An apology to “German Girls”

More than 70 years after WWII, Norway formally apologizes for treatment of those having wartime relations with Germans

German Girls

Photo: Wikimedia Commons / Kjetil Lee
In the name of the Norwegian government, Prime Minister Erna Solberg offered her apologies to Norway’s “German Girls,” Norwegian women who had relations with German men during WW II.

Staff compilation

Norway’s government on Oct. 17, 2018, officially apologized to Norwegian women targeted for reprisals by authorities for having intimate relations with German soldiers during the country’s war-time occupation.

Norway, a neutral country, was invaded by Nazi forces in April 1940, and more than 300,000 German soldiers occupied the nation. SS leader Heinrich Himmler encouraged the occupying Germans to have children with Norwegian women.

Himmler, one of the most powerful men under Adolf Hitler, believed Norwegian women could help promote the Nazi concept of an Aryan master race.

Between 30,000 to 50,000 Norwegians, labeled “German girls,” are thought to have had intimate relations with occupying troops during the war, according to conservative estimates from Norway’s Center for Holocaust and Minorities Studies.

Many of these women were subject to reprisals by officials after the 1945 liberation from Nazi occupation, including illegal arrests and detentions, job dismissals, and even being stripped of their nationality.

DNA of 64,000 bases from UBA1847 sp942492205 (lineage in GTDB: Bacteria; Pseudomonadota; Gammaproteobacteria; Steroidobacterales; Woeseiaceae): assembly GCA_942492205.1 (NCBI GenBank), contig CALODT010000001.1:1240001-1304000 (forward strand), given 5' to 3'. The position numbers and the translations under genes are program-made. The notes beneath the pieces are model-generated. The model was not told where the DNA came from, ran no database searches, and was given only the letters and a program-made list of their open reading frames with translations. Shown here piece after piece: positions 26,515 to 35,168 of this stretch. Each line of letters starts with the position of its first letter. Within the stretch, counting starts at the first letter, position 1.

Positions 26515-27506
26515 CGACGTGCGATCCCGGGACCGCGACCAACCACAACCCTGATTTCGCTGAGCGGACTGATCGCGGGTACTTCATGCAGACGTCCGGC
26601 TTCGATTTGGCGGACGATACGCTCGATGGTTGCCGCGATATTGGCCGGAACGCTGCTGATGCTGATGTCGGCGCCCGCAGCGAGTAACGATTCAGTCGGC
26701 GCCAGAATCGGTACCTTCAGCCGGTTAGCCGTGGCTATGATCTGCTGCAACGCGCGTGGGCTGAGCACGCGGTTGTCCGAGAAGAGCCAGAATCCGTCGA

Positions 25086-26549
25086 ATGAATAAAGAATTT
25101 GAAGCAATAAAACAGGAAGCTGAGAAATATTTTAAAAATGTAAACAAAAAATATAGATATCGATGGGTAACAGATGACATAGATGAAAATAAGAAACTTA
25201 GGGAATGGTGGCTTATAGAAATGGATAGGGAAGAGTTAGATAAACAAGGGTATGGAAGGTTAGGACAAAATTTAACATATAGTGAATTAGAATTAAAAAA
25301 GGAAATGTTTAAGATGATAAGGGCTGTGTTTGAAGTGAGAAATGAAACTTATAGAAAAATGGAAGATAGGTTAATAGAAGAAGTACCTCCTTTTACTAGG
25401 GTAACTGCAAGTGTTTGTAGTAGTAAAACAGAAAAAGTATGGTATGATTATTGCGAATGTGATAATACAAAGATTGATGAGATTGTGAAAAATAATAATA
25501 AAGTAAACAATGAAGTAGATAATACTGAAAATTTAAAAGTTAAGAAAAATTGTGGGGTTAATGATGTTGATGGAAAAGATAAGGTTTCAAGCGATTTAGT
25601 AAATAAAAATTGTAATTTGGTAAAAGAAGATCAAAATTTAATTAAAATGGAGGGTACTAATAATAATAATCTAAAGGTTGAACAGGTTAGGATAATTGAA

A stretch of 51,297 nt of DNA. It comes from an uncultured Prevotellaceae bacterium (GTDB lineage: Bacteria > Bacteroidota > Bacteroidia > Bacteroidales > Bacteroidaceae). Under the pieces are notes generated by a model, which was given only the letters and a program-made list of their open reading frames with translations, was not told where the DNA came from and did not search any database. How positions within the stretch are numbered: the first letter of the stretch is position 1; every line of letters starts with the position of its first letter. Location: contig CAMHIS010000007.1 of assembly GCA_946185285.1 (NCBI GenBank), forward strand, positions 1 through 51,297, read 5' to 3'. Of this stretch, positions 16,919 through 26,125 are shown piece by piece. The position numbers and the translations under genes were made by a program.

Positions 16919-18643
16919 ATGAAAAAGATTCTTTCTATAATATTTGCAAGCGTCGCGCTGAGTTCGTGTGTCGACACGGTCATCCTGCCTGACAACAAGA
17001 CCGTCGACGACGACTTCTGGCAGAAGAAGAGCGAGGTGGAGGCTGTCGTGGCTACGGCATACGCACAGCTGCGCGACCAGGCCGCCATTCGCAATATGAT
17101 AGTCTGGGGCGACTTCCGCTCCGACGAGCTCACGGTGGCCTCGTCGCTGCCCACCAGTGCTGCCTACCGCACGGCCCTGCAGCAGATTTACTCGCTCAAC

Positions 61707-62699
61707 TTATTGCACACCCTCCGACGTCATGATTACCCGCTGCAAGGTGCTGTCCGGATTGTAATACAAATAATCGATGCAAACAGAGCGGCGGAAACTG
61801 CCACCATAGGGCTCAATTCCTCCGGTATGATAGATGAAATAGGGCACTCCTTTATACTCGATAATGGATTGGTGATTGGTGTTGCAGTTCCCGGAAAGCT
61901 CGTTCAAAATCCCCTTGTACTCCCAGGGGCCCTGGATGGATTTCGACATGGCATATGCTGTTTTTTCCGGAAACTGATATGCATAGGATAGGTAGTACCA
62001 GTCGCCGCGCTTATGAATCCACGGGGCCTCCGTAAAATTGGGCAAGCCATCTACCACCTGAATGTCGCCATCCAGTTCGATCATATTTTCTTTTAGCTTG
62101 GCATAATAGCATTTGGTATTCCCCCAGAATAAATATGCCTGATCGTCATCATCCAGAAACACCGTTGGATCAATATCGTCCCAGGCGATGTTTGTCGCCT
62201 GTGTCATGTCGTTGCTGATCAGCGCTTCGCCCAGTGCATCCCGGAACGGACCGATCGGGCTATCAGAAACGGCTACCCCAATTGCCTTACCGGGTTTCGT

“Young Norwegian girls and woman who had relations with German soldiers or were suspected of having them, were victims of undignified treatment,” Norway’s Prime Minister Erna Solberg said at an event marking the 70th anniversary of the UN’s Universal Declaration of Human Rights. “Our conclusion is that Norwegian authorities violated the fundamental principle that no citizen can be punished without trial or sentenced without law.”

“Today, in the name of the government, I want to offer my apologies,” she added.

More than 70 years after the war, very few of the women remain alive and the official apology is unlikely to open the way for financial reparations for their families.

“We cannot say women who had personal relations with German soldiers were helping the German war effort,” said historian Guri Hjeltnes, the director of the Norwegian Center for Holocaust and Minorities Studies.

“Their crime was breaking unwritten rules and moral standards,” Hjeltnes said. “They were punished even more harshly than the war profiteers.”

As Solberg said in her speech, “For many, this was just a teenage love, for some, the love of their lives with an enemy soldier or an innocent flirtation that left its mark for the rest of their lives.”

None of the estimated 28 Norwegian men married to German women during the war were expelled or had their nationality taken away from them, Hjeltnes said.

Reidar Gabler attended the event and told Norwegian media that the apology meant a lot to his family. His mother, Else Huth from Sarpsborg, was just 22 in 1944 when she fell in love with a 25-year-old German soldier.

An estimated 10,000 to 12,000 children were born to Norwegian mothers and German soldiers, and they also suffered reprisals. Some were given up to foster families or even placed in institutions.

In 2000, Oslo formally apologized to the children, and in 2007 a group of them took Norway to the European Court of Human Rights, where their case was ruled inadmissible due to the length of time since the offences occurred.

This article originally appeared in the November 2, 2018, issue of The Norwegian American. To subscribe, visit SUBSCRIBE or call us at (206) 784-4617.

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The Norwegian American is North America's oldest and only Norwegian newspaper, published since May 17, 1889.